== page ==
Seeding A Viral
Last week we carried a story on how giving away a product or service free or almost free is becoming a viable business model. We also spoke of how free media is fast reshaping the broadcast model, especially in the West. With more and more young people moving online, video piped through the internet is becoming mainstream.
YouTube is already the third most trafficked website in the world and according to this (seven month old) story it reaches more people in the US than MTV. The grounds are shifting rapidly and the Hollywood writers strike could skew things further towards the Internet.
One of the problems of the online model is that just by putting things up, there is no guarantee that people will come and watch them. The struggles of Bud TV is a case in point. Branded online content works very differently from the way things used to in the broadcast era and there is a lot that needs to be understood before marketers and agencies will be able to attract audiences to watch stuff online.
So how does a marketer who wants to create online buzz go about creating online buzz? What is the strategy that can be used to get people to view and pass content around?
We think the starting point of understanding the online distribution game is understanding the many channels that are available online. There are hundreds, maybe thousands, of video sites and YouTube clones out there where agencies can post videos for free. In this story we attempt to take you on a tour of many the sites that can be used to seed content.
YouTube is of course site number one. As of May 2007 the site had a market share larger than the combined shares of all video sites put together. Sure you must upload your videos on YouTube, but with over 60,000 new vids being posted online everyday, the chances of people watching your stuff gets extremely difficult. The game is to put up stuff on as many free sites as possible. Add the share of Google Video onto to this and you have two thirds of the market covered. Networking site MySpace comes in third, followed by Yahoo video.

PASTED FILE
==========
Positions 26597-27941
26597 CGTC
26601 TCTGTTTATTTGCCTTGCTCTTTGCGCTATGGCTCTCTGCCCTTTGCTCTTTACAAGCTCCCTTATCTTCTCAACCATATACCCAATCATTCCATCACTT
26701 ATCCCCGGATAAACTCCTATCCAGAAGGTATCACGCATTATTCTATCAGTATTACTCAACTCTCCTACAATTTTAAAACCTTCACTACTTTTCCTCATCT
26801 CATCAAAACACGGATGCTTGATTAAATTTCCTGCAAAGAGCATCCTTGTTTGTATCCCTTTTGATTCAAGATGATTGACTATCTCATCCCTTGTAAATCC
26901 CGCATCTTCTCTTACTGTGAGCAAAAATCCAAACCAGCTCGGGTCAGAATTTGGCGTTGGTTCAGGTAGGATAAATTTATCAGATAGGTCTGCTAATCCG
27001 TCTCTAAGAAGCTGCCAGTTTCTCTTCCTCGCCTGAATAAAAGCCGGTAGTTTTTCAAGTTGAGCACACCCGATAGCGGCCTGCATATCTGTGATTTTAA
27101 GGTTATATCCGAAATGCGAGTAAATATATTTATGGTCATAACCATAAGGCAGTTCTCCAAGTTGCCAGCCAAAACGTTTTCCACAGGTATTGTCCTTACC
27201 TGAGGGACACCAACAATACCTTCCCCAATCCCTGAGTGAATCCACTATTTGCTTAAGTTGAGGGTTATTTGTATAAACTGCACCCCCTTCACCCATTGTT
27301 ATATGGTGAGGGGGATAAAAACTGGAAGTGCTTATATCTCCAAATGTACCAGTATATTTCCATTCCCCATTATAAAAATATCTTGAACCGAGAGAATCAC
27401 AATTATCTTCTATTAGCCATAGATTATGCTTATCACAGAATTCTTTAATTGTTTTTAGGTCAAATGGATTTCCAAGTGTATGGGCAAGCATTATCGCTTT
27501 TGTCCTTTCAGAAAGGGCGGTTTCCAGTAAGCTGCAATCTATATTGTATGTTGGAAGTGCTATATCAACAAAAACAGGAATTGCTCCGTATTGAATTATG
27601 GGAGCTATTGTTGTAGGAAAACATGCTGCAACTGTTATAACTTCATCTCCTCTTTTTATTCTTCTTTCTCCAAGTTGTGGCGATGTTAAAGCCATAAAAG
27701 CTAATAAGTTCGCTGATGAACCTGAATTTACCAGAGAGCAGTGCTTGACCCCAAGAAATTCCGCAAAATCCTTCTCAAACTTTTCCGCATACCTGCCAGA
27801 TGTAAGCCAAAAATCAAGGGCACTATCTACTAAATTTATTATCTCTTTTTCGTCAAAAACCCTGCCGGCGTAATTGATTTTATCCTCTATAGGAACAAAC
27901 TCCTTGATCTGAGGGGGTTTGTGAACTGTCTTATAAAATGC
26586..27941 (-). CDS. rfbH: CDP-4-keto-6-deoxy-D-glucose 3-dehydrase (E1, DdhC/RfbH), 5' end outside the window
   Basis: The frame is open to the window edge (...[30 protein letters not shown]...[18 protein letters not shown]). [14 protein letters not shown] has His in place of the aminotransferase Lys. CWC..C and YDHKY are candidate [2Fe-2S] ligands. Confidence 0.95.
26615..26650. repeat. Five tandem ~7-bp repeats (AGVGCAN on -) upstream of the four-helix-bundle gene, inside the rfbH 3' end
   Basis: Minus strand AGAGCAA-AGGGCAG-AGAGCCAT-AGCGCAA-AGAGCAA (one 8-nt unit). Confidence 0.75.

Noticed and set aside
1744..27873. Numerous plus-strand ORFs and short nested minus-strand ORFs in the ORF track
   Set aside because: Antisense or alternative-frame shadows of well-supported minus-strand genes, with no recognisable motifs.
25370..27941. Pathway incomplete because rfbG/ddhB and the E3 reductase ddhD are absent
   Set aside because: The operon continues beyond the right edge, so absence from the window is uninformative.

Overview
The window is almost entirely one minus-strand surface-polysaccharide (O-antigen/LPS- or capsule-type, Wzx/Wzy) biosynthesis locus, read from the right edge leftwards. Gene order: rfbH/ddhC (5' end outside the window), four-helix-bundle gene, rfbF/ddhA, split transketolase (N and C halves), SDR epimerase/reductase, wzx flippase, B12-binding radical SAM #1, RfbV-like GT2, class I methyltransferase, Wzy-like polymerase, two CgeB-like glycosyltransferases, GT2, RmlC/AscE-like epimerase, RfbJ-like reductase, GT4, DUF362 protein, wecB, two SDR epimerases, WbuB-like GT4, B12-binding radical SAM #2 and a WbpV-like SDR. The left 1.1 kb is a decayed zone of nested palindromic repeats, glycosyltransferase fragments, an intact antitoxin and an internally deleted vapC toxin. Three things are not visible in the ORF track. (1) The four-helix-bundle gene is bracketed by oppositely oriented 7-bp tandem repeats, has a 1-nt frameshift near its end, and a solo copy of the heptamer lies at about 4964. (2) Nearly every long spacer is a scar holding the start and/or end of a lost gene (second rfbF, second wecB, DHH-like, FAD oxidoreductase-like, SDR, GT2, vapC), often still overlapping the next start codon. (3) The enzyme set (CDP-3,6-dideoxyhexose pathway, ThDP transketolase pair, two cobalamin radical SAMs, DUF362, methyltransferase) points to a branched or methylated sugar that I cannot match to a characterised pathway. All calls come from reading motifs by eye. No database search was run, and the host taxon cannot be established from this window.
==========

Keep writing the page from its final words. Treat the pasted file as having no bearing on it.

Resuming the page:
You need to be seen in as many places as possible so that more people will get to see your stuff. So here are the niche sites that make up the longtail of online video. Metacafe rides the amateur content creation wave by giving people the opportunity to make money off their videos. Vimeo tries the differentiation game by ensuring high quality streaming. Specially good for advertising and other well produced stuff. VideoJug offers another kind of distinction. This is a place to go to for instructional stuff. Have brand demos, infomercials or something you want to show and tell, this is the place to go. Heavy started out trying to be the MTV of the online world. In doing so, they have created a bunch of niche channels aimed at young people. One of the things about posting videos online is that you can get away showing things you could never show on network television. Sites like Crave try to take advantage of this opportunity. Furl and Blinks try to make its mark by becoming the search site of videos from all other sites.
Online TV channels are sprouting up all over. While mainstream TV channels like MTV, ABC and CNN have their online presence, the place to go to post free content online would be sites like Al Gore promoted Current TV, BrightCove and Joost. Brands like Audi, Ministry of Sound and FTV have channels on Joost.
There are other niche players appearing online. Indian video sites like Nautanki create their own content for the online space. Others too, like AajKaTV, DesiMad, chase the pot of gold they think exists online.
So how do you ensure more people watch the stuff you put online. Make something unique and original, have little or no brand message in it, make it funny, even outrageous. Or scroll down this list of over 200 online video sites (there are even more in the comments section) and post your content on all of them. That’s a good starting point.